Some of the most exciting opportunities for IoT are in healthcare. Like most things related to IoT, it’s a little bit of the old meeting a whole lot of new. For instance, medical alarms can now do a lot more than just call for help.Spark’s Digital Health Lead Dr Will Reedy explains how the focus is moving from illness and disease to managing health and wellness. He talks us through a NZ-based project wherein sensors are checking movement, temperature, dampness and other markers. It's all to keep an eye on the wellbeing of 40 elderly residents of Waikato. Will himself wears a ring that continuously monitors his sleep and vital signs, giving data that helps him know when he needs to take it easy.This sort of data is not only useful at a personal and individual level, but it also can be collected and analysed across a population to improve resources and outcomes for everyone.IoT has been a game-changer for St John Ambulance, one of the most enthusiastic early adopters. In this episode, Customer Director Pete Loveridge explains how St John is implementing IoT tech in the front line of healthcare.
Ep. 3: Without Wires

Ep. 3: Without Wires


There’s a generational technology change occurring, with the arrival of 5G set to supercharge growth of IoT. Russell Brown talks to tech commentator Paul Brislen and Spark Networks Evolution Lead, Colin Brown, about how we got to 5G, and why this "G" is going to so much more impactful than the previous Gs.If 3G and 4G were mainly about consumers watching videos, 5G, with its massive capability and near-zero latency, will be all about machine-to-machine and business applications.Our podcasters talk about what’s going on in the innovation precinct at Wynyard Quarter in Auckland at the Spark 5G Lab. They also cover things like smart streets, connected cars, co-creation of 5G applications with businesses (think: the partnership with America’s Cup and Emirates Team New Zealand).They also answer the big question, “Will 5G melt my eyeballs?” (Spoiler alert: No!)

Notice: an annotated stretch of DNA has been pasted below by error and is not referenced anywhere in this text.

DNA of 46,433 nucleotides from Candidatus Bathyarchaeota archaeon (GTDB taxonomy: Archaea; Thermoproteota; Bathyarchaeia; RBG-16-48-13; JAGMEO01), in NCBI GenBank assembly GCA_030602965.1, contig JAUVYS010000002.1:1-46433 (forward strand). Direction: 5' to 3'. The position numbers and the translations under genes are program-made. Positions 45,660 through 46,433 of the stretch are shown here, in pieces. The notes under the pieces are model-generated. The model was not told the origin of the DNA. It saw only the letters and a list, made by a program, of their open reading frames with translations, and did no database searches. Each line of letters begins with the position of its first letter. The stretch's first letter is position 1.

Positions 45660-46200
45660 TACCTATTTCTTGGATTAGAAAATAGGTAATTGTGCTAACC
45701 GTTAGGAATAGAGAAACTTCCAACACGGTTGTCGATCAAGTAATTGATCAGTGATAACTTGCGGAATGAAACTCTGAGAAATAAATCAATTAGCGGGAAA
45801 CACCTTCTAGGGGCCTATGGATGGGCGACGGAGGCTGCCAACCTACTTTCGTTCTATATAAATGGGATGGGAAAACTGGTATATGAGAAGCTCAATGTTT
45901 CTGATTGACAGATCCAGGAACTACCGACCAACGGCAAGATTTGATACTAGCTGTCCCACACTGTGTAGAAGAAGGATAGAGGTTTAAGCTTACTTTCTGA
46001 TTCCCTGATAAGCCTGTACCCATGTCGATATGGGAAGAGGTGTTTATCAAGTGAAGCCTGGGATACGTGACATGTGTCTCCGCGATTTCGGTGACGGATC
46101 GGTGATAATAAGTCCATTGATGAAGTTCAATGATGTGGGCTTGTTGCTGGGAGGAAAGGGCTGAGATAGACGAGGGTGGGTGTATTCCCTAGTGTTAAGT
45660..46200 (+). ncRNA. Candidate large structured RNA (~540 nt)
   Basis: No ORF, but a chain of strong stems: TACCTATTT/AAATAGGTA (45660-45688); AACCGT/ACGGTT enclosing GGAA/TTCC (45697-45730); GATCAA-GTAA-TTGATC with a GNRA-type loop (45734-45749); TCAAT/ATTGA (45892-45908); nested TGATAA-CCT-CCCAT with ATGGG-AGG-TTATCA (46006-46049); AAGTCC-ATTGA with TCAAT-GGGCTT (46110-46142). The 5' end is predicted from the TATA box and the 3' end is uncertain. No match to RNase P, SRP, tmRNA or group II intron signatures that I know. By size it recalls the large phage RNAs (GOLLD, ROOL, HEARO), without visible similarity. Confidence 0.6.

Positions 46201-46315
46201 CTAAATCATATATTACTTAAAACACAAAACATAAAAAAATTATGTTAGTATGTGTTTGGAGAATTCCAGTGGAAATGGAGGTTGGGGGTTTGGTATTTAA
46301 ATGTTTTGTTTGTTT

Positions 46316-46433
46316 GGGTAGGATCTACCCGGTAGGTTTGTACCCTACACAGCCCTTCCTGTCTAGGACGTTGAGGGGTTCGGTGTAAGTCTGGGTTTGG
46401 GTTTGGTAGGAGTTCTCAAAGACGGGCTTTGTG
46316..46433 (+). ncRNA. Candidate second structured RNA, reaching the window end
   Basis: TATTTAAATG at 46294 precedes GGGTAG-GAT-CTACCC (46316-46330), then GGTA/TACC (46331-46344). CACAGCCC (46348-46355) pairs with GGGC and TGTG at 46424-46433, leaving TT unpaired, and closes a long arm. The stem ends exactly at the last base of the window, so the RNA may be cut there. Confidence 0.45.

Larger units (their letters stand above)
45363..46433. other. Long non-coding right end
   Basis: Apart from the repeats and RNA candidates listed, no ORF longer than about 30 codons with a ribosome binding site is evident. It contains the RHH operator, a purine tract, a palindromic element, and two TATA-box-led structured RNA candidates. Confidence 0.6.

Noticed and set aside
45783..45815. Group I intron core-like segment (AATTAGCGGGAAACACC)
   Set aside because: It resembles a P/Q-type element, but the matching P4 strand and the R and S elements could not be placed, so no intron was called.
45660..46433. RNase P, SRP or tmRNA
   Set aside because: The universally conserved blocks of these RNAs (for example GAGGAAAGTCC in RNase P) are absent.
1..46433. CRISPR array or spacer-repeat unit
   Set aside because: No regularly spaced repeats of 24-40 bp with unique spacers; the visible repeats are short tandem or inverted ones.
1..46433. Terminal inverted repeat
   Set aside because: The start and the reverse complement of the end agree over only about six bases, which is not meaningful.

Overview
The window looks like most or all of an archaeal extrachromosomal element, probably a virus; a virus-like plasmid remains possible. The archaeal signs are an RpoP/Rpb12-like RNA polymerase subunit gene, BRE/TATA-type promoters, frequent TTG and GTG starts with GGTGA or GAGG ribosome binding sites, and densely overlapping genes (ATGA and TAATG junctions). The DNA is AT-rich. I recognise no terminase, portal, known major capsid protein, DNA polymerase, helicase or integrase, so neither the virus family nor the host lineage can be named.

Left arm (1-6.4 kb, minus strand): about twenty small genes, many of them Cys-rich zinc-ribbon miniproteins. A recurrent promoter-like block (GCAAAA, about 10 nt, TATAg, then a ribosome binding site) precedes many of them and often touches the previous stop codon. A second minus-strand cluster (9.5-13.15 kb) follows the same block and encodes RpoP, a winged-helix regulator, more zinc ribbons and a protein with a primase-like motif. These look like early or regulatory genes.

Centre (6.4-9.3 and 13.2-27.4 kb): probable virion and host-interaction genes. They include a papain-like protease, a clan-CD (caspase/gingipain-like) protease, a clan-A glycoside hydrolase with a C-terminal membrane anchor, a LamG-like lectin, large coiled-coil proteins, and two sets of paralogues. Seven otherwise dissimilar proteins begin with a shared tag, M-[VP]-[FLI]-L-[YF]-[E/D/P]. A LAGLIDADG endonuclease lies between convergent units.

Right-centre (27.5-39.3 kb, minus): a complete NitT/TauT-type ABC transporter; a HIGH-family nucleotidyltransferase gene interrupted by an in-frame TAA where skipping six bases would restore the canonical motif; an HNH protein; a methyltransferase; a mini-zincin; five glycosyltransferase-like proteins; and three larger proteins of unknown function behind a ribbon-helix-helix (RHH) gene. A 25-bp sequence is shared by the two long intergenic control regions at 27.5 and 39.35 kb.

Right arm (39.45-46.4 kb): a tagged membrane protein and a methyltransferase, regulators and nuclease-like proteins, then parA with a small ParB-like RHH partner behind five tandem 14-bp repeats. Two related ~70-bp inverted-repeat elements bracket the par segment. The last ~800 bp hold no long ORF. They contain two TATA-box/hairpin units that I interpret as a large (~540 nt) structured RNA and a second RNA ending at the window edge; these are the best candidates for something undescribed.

Listen in as a panel discusses the business risks of not implementing IoT.  This podcast was recorded at a live IoT event for business leaders in Auckland on 17 July 2019. Panel guests were Tessa Tierney, Product Director for Spark NZ; Stephen Brown, Director of Directed NZ; and Kriv Naicker, Managing Director of Synaptec.
A great introduction to IoT, this first episode covers the brief history of IoT, including a Kiwi connection right at the very beginning of things. IoT pioneer Peter Munn shares his story and experience, then futurist Frances Valintine and Spark’s Paul Caples chat about the game-changing opportunities of IoT for Kiwi businesses.
Russell Brown gets excited about IoT and what it will mean for business in this preview of the new podcast series, coming soon.